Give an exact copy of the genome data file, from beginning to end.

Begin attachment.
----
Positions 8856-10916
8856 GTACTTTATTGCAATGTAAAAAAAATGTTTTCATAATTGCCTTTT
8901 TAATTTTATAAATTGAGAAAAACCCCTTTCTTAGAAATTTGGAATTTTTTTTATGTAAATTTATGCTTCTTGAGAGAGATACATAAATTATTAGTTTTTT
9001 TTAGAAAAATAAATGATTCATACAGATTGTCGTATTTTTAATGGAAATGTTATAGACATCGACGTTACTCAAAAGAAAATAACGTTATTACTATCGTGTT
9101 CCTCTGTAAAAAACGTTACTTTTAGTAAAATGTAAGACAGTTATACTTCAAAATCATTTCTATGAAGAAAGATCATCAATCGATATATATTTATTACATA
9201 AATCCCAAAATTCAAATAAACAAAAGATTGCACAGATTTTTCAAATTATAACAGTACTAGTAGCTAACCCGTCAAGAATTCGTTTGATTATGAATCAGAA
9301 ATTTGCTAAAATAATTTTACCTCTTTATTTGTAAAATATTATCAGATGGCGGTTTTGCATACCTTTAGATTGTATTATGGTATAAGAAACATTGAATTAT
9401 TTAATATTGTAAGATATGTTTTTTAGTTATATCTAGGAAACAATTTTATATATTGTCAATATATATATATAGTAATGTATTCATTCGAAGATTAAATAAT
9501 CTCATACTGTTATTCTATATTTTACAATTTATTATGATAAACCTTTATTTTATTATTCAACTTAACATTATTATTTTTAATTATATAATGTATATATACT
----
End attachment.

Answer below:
Positions 8856-10916
8856 GTACTTTATTGCAATGTAAAAAAAATGTTTTCATAATTGCCTTTT
8901 TAATTTTATAAATTGAGAAAAACCCCTTTCTTAGAAATTTGGAATTTTTTTTATGTAAATTTATGCTTCTTGAGAGAGATACATAAATTATTAGTTTTTT
9001 TTAGAAAAATAAATGATTCATACAGATTGTCGTATTTTTAATGGAAATGTTATAGACATCGACGTTACTCAAAAGAAAATAACGTTATTACTATCGTGTT
9101 CCTCTGTAAAAAACGTTACTTTTAGTAAAATGTAAGACAGTTATACTTCAAAATCATTTCTATGAAGAAAGATCATCAATCGATATATATTTATTACATA
9201 AATCCCAAAATTCAAATAAACAAAAGATTGCACAGATTTTTCAAATTATAACAGTACTAGTAGCTAACCCGTCAAGAATTCGTTTGATTATGAATCAGAA
9301 ATTTGCTAAAATAATTTTACCTCTTTATTTGTAAAATATTATCAGATGGCGGTTTTGCATACCTTTAGATTGTATTATGGTATAAGAAACATTGAATTAT
9401 TTAATATTGTAAGATATGTTTTTTAGTTATATCTAGGAAACAATTTTATATATTGTCAATATATATATATAGTAATGTATTCATTCGAAGATTAAATAAT
9501 CTCATACTGTTATTCTATATTTTACAATTTATTATGATAAACCTTTATTTTATTATTCAACTTAACATTATTATTTTTAATTATATAATGTATATATACT